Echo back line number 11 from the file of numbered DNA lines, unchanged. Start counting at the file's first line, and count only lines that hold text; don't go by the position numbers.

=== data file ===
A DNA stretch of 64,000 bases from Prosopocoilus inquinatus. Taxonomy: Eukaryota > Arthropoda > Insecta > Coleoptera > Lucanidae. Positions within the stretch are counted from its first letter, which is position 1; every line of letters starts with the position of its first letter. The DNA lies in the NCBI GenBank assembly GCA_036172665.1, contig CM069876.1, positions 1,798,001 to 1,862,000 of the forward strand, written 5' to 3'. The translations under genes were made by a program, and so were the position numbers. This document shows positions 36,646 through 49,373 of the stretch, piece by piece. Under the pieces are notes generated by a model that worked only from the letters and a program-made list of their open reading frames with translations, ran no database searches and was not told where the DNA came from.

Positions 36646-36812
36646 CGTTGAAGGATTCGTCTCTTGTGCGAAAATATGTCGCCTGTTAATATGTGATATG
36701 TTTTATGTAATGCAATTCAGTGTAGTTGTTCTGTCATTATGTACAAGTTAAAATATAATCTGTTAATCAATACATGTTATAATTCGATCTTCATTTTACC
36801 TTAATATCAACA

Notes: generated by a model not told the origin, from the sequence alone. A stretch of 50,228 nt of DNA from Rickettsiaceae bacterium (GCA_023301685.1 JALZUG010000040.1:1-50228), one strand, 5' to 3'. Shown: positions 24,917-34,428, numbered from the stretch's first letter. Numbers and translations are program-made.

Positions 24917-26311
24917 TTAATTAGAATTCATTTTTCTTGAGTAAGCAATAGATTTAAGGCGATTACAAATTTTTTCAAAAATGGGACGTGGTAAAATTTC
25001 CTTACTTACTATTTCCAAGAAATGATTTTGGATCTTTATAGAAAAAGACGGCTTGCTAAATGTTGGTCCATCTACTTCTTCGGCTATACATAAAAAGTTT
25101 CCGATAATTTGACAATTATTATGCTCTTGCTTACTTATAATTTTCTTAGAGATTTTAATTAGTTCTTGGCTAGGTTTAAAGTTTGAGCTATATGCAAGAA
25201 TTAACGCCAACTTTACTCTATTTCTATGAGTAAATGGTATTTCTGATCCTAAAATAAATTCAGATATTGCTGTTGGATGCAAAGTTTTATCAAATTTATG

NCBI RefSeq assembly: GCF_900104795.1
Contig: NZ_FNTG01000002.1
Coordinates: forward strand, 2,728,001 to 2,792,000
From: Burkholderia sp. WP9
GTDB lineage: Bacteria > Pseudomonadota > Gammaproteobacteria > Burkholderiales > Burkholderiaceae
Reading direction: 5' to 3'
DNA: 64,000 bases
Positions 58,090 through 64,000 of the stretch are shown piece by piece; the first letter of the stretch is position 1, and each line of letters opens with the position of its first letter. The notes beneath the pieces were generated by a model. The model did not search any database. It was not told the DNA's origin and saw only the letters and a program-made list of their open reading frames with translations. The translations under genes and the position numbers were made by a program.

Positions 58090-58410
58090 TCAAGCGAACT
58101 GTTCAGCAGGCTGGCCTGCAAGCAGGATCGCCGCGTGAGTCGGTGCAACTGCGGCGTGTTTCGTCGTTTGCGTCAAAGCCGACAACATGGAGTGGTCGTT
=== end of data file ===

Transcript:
25201 TTAACGCCAACTTTACTCTATTTCTATGAGTAAATGGTATTTCTGATCCTAAAATAAATTCAGATATTGCTGTTGGATGCAAAGTTTTATCAAATTTATG